Over The Green
My New Blog

I have to move my blog. Sorry.

Find the new blog—as well as a lot more stuff—on my website: www.jimgolfrank.com.

Thanks. Hope to see you there.

My Two Seconds of (Uncredited) Fame


Hugh Grant on Letterman last night. If you have to ask why this is important to me, let me know or go to Amazon and check it out!

Can It Get Any Sillier?

Three things here. You decide their relative importance.

1) Article in the New York Times about a doctor from Canada possibly giving performance-enhancing drugs and guess whose name is prominently mentioned?

2) Article in the New York Times about a young golfer getting advice from an older countryman who uses guess who as the negative role model.

3) Would you all still follow me if I moved by blog to another site? (And if this continues, to another sport?)

Is It Over Yet?

I’m looking forward to the day when all the blogs, Tweets, and Facebook Status Updates aren’t about Tiger, aren’t bad jokes about hitting hydrants and 9-irons, and I can stop hearing about what goes on inside the velvet ropes at VIP clubs. It’s not a national tragedy, but it is a fall from grace the sort we haven’t seen in a long, long time—and perhaps never in sports. But ultimately, it’s none of our business other than that snarky feeling we get laughing at someone else’s troubles.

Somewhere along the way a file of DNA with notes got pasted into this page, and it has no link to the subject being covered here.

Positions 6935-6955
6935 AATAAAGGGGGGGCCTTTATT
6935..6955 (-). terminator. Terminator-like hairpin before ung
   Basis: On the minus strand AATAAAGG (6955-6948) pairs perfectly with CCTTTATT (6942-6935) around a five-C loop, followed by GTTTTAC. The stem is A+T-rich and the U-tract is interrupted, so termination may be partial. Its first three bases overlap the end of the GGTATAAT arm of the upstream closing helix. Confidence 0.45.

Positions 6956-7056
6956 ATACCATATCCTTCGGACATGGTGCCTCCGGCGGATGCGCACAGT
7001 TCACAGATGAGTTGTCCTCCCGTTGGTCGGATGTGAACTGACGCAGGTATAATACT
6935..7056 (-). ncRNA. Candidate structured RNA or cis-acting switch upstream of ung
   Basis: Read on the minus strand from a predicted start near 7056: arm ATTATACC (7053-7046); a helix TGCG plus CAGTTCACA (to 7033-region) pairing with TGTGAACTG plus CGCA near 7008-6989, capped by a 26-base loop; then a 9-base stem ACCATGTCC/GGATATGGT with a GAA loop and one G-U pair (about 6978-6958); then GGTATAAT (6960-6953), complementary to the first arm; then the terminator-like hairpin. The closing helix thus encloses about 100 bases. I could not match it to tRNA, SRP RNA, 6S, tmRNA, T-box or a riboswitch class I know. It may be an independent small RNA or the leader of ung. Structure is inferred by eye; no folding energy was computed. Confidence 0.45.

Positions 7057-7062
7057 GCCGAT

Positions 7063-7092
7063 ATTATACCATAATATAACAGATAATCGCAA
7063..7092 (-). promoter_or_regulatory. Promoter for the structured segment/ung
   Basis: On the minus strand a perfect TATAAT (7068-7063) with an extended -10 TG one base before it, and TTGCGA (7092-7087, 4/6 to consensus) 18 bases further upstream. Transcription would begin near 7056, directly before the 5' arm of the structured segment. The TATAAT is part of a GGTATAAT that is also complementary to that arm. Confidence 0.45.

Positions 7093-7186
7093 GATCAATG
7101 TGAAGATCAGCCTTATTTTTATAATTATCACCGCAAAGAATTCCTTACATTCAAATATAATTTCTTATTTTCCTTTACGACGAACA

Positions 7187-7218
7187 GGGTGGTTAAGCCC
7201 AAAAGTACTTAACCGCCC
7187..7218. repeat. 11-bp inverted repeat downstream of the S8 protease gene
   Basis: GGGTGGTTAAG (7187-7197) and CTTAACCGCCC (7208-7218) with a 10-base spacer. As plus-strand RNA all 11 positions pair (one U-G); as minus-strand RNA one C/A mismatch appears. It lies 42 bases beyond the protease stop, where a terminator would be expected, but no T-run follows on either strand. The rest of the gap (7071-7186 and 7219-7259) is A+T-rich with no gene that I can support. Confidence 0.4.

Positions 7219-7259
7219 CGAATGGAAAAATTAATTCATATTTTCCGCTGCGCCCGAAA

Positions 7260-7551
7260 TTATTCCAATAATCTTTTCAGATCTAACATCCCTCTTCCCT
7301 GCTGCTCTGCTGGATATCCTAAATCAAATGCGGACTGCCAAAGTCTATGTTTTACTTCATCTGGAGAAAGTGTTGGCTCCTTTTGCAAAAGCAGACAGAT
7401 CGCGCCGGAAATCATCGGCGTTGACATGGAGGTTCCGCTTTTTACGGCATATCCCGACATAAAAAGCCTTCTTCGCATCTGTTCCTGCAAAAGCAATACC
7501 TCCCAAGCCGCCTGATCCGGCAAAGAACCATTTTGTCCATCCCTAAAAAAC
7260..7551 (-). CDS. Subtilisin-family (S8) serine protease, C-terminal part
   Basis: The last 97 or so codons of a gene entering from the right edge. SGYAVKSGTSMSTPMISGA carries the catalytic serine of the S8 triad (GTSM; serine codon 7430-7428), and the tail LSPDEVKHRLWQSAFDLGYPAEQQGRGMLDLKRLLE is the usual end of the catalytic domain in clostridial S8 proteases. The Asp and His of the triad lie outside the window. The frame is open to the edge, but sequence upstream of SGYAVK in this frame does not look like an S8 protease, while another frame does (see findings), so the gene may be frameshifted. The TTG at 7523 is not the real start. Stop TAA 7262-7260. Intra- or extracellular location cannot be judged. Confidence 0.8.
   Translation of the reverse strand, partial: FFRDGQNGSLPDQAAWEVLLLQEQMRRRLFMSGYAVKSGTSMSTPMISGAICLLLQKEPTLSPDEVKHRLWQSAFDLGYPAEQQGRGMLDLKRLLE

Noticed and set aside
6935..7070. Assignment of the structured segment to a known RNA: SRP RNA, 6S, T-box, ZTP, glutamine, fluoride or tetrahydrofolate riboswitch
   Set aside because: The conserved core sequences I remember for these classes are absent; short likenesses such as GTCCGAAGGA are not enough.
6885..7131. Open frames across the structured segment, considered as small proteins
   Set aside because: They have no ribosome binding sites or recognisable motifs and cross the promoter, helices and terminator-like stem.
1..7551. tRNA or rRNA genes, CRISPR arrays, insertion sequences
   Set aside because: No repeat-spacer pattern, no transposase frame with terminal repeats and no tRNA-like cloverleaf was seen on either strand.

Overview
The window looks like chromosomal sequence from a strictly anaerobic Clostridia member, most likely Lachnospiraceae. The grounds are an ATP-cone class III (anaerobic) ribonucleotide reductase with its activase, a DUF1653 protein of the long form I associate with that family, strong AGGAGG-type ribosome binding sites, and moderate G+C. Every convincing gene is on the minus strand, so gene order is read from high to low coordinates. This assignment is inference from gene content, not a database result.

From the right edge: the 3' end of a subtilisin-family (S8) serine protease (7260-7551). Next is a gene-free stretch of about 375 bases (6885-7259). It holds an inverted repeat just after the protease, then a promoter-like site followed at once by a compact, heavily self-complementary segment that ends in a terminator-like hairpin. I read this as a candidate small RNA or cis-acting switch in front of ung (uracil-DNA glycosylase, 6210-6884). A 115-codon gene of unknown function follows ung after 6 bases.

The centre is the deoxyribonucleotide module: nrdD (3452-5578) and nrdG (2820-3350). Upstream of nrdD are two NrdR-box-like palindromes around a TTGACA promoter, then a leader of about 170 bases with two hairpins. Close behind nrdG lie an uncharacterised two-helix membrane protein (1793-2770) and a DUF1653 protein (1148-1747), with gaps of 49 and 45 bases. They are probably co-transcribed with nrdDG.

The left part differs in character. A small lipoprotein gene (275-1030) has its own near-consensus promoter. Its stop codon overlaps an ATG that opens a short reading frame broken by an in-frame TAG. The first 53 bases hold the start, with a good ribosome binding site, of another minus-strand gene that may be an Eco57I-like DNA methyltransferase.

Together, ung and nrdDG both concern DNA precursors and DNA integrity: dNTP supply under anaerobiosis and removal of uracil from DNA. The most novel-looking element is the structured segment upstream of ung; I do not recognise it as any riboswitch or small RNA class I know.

There but for the grace of golf…

So let us allow the family Woods to figure out their future without our prying eyes. Now what will be interesting is whether we express our displeasure in the marketplace, although why anyone wouldn’t buy a Gillette razor or Nike golf ball because Tiger transgressed is beyond me.

I’m going back to my original thesis, which is that the American public has a short attention span and is quick to forgive and forget. Case in point: Congress.

And somewhere out there, if you listen closely, another scandal is brewing. Just you wait and see.

My New Site


Looking for more from me than quick thoughts and blog posts? Check out my new website for longer articles, old and new, with more to come. www.jimgolfrank.com. Tell your friends. Have a bake sale. Send money. Enjoy.